• Enhancements to mortgage disclosures.
  • Community assistance to help local governments buy and renovate foreclosed properties.
  • An increase in the national debt ceiling by US$ 800 billion, to give the Treasury the flexibility to support the secondary housing markets and the 14 GSEs, if necessary.
  1. Federal Reserve powers

A sweeping proposal was presented 31 March 2008 regarding the regulatory powers of the U.S. Federal Reserve, expanding its jurisdiction over other types of financial institutions and authority to intervene in market crises.

  1. Expansion of government agency authority

The U.S House passed a bill in early April, 2008 that would offer government insurance on $300 billion in new mortgages to refinance loans for an estimated 500,000 borrowers facing foreclosure and an additional 15 billion to affected states to buy and fix foreclosed homes.

  1. Lending practices

In response to a concern that lending was not properly regulated, the House and Senate are both considering bills to regulate lending practices.

  1. U.S. Congressional ethics reform

In the wake of a subprime mortgage crisis and questions about Countrywide's VIP program, ethics experts and key senators recommend that members of congress should be required to disclose information about their mortgages.

  1. Capital reserve requirements

Non-depository banks (e.g., investment banks and mortgage companies) are not subject to the same capital reserve requirements as depository banks. Many of the investment banks had limited capital reserves to address declines in mortgage-backed securities or support their side of credit default derivative insurance contracts. Short-selling restrictions, UK regulators announced a temporary ban on short-selling of financial stocks on September 18, 2008. Short-selling is a method of profiting when a stock declines in value. When large, speculative short-sale bets accumulate against a stock or other financial asset, the price can be driven down. Short sales were among the causes blamed for rapid price declines in Lehman Brother's stock price prior to its bankruptcy.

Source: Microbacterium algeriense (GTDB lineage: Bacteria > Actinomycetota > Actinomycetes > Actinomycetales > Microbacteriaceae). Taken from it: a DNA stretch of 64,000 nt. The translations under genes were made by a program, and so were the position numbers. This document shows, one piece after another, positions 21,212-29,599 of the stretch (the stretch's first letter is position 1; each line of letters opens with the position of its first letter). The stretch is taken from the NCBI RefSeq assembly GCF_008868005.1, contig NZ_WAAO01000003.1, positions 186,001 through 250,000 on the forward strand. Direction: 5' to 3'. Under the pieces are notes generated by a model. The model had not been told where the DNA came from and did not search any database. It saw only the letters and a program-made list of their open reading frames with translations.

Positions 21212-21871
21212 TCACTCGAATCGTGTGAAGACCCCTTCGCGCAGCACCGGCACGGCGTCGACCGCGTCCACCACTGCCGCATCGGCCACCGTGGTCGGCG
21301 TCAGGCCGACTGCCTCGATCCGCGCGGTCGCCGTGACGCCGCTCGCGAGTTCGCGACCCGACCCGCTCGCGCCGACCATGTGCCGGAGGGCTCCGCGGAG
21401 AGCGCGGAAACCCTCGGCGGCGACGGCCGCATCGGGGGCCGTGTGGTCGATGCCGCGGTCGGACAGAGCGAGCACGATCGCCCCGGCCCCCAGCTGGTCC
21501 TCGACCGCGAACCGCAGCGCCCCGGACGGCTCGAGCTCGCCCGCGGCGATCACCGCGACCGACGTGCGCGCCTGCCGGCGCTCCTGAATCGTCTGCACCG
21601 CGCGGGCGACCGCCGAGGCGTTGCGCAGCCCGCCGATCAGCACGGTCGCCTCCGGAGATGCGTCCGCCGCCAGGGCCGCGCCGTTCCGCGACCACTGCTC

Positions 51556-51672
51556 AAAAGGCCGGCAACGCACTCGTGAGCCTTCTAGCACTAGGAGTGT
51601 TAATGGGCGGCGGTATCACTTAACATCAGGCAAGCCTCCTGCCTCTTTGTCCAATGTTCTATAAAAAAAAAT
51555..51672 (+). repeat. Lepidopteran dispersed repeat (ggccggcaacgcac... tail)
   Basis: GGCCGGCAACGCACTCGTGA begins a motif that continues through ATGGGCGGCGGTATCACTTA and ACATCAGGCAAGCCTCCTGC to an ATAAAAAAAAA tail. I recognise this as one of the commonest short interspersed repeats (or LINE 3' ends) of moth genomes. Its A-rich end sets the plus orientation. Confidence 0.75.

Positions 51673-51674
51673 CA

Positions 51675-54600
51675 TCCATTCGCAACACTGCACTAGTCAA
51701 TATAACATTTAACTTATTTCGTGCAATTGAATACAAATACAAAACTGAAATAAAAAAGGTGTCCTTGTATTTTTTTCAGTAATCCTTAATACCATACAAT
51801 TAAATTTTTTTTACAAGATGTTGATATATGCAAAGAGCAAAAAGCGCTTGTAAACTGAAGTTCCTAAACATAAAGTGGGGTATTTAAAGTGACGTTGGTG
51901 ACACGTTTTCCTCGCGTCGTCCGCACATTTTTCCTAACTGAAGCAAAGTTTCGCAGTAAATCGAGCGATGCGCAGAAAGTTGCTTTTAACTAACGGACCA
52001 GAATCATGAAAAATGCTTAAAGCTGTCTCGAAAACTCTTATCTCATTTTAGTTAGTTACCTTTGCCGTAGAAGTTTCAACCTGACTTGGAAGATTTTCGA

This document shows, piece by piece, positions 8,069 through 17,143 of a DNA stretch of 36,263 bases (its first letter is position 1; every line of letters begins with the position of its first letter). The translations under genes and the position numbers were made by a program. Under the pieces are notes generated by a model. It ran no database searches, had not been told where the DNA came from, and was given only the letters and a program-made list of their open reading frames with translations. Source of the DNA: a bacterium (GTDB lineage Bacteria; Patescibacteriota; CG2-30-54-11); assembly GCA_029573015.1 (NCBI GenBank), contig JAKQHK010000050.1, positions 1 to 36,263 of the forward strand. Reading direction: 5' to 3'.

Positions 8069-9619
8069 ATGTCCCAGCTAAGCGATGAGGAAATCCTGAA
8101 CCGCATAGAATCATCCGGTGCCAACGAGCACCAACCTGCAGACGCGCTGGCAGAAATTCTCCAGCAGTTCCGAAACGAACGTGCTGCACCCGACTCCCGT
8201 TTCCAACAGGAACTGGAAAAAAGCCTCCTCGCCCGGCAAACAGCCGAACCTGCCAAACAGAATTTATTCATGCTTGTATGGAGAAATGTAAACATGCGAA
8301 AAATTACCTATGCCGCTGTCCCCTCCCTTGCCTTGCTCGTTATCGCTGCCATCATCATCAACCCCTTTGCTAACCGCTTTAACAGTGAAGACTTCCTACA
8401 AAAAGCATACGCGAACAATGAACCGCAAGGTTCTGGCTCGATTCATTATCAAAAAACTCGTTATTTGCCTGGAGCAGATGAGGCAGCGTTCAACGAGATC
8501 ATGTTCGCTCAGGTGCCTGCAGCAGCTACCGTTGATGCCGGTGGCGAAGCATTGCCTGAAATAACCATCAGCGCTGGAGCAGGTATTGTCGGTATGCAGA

1. Emergency and short-term responses

The U.S. Federal Reserve and central banks around the world have taken steps to expand money supplies to avoid the risk of a deflationary spiral, in which lower wages and higher unemployment lead to a self-reinforcing decline in global consumption. In addition, governments have enacted large fiscal stimulus packages, by borrowing and spending to offset the reduction in private sector demand caused by the crisis. The U.S. executed two stimulus packages, totaling nearly $1 trillion during 2008 and 2009. This credit freeze brought the global financial system to the brink of collapse. The response of the USA Federal Reserve, the European Central Bank, and other central banks was immediate and dramatic. During the last quarter of 2008, these central banks purchased US$2.5 trillion of government debt and troubled private assets from banks. This was the largest liquidity injection into the credit market, and the largest monetary policy action, in world history. The governments of European nations and the USA also raised the capital of their national banking systems by $1.5 trillion, by purchasing newly issued preferred stock in their major banks.

Governments have also bailed-out a variety of firms, incurring large financial obligations. To date, various U.S. government agencies have committed or spent trillions of dollars in loans, asset purchases, guarantees, and direct spending.